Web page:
Cassava starch use:
Cassava starch is obtained from the roots of the cassava plant, which is found in equatorial regions between the Tropic of Cancer and the Tropic of Capricorn. The name cassava is generally applied to the roots of the plant, whereas cassava is the name given to starch and other processed products. The large central pith of the cassava roots is the starch-reserve flesh and can range in starch content from as low as 15% to as high as 33%. The machinery of cassava starch production and use is highly varied. There are well-equipped factories that utilize local, custom-built devices for processing roots, product streams, by-products and effluent. Cassava starch is differentiated from other starches by its low level of residual materials, lower amylose content than for other amylose-containing starches, and high molecular weights of amylose and amylopectin. Starch modifications can be classified as physical modifications, chemical modifications, and genetic modifications. The greatest diversity of use of cassava starch is in the food industry. As an ingredient in foods, native and modified cassava starch has been widely utilized. Other food applications generally make use of cassava starch as a thickener and stabilizer, with special emphasis on its lack of flavor contribution to food systems, allowing full and immediate detection of the flavor of the food itself. Cassava starch consumption in industrial applications has been more related to economics than to any unique functionality. Paper manufacturing industry and textile industry are significant users of starch. So it is necessary to know about cassava starch production and use.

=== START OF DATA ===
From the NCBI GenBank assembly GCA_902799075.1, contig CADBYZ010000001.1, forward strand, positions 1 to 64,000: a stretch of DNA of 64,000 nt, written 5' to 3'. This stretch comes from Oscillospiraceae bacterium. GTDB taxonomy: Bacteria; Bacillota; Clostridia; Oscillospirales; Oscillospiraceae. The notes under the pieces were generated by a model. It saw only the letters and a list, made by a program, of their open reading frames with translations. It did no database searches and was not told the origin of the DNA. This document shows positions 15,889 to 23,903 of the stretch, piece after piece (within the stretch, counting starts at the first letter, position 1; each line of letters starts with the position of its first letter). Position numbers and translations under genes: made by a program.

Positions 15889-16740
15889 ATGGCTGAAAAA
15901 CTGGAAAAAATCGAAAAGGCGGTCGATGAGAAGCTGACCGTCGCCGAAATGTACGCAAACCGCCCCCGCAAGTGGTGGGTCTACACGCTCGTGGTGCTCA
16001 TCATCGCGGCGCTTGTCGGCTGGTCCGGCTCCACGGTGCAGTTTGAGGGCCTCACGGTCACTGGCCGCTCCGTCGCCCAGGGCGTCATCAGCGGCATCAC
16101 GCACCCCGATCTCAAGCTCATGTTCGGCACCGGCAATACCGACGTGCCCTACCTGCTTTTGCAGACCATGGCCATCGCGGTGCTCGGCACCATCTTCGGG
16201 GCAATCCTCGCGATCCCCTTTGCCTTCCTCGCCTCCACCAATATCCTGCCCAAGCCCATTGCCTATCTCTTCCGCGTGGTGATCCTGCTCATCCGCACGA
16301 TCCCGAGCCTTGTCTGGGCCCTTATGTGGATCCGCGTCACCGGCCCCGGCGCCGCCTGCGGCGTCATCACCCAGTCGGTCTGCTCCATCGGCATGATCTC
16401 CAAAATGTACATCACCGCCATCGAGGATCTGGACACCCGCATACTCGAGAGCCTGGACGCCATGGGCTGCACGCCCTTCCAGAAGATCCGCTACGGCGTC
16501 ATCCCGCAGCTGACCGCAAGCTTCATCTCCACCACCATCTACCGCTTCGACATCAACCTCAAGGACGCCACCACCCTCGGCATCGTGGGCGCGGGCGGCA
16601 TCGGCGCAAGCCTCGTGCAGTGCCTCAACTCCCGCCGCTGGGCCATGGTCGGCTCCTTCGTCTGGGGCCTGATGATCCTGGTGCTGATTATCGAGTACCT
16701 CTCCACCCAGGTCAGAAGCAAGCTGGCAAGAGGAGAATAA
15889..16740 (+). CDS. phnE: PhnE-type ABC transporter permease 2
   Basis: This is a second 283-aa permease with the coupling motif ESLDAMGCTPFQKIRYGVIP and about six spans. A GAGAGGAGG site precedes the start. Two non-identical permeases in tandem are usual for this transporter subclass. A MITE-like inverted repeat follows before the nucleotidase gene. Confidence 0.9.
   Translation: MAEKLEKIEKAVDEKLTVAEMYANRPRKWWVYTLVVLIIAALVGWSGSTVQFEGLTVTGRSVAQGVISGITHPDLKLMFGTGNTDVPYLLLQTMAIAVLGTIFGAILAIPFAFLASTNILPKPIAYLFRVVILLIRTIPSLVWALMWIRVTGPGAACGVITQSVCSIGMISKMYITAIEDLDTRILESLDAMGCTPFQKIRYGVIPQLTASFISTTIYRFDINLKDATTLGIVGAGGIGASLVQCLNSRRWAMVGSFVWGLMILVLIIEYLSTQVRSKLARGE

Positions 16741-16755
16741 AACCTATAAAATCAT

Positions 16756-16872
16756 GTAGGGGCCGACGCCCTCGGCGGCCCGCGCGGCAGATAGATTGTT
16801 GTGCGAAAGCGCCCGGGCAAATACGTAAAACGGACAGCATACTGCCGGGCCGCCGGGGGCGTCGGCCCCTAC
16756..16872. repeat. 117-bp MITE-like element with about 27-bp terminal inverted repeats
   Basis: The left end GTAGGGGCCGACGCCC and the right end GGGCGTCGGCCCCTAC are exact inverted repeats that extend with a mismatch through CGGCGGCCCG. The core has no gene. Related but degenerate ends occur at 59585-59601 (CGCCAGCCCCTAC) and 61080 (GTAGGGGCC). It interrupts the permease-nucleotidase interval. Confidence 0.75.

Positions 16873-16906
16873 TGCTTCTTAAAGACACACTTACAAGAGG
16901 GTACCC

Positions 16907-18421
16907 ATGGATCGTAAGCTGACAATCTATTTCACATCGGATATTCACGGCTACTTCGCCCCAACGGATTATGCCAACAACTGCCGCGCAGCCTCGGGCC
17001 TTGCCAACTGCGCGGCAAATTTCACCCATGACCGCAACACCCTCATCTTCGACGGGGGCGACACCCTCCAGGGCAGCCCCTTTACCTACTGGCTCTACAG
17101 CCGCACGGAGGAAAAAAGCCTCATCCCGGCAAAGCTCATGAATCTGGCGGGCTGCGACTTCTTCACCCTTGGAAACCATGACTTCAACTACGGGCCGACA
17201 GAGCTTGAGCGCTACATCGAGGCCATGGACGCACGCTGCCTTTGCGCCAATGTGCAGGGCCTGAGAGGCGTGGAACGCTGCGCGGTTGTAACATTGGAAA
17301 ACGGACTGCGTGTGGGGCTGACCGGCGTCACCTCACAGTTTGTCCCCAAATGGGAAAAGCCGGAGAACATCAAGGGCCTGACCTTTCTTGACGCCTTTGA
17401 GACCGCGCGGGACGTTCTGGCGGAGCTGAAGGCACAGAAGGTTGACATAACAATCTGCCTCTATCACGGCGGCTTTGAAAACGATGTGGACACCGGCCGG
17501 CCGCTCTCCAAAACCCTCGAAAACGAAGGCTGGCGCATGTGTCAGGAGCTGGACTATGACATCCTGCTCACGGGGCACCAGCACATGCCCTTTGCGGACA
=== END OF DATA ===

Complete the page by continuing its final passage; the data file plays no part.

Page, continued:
It will take cassava starch production and use in Nigeria as an example. There is high demand for cassava starch in Nigeria. It is widely used in industries such as: textile, pharmaceuticals, oil drilling, paper and packaging, gum and adhesives, chemical and household products manufacturing, battery, drinks and beverages, foods and so on. The desire to conserve foreign exchange and reduce import dependency is the driving force for demand for cassava starch especially as regards its partial substitution for corn starch in user industries. The demand for cassava starch in Nigeria is in excess of 350,000 tons per annum. The current domestic production capacity to meet the estimated demand for cassava starch is less than 20 per cent.